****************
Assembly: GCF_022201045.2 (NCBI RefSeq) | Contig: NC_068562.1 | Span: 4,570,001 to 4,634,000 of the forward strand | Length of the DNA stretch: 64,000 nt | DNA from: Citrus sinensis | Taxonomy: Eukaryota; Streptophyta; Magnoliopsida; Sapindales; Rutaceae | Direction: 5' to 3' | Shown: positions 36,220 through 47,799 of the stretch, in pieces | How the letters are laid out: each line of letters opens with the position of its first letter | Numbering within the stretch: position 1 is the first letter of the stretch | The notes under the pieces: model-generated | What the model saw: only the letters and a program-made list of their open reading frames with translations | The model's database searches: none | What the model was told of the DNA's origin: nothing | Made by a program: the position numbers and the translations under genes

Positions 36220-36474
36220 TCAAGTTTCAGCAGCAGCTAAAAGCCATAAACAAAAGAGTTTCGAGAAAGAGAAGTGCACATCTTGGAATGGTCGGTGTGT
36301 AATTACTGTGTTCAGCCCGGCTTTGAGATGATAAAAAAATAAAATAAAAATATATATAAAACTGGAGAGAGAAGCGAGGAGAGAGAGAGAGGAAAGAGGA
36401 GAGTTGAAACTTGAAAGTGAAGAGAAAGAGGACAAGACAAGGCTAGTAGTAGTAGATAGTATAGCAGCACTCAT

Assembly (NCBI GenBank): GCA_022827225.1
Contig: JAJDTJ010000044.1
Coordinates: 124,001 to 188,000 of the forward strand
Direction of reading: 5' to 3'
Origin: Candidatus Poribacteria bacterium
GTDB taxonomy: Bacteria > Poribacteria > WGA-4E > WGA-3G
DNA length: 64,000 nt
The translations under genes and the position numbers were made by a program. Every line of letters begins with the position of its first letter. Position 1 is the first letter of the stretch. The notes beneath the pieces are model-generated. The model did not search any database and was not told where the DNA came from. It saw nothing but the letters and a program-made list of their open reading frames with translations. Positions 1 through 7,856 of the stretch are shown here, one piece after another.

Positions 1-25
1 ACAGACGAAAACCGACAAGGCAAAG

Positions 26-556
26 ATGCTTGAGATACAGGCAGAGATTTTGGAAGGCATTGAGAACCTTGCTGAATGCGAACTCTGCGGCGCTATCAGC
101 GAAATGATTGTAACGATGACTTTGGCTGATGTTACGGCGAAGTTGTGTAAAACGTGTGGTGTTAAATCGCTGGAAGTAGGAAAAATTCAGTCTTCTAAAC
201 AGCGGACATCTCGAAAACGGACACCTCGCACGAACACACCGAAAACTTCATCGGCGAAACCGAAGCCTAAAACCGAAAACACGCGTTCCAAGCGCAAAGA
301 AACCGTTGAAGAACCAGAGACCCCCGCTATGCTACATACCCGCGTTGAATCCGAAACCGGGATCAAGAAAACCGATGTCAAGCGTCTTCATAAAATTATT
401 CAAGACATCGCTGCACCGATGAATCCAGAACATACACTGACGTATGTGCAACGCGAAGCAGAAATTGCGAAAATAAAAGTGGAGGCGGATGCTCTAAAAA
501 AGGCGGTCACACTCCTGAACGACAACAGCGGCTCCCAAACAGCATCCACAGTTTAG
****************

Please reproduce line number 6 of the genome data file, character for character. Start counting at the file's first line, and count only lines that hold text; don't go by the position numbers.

Assembly (NCBI GenBank): GCA_022827225.1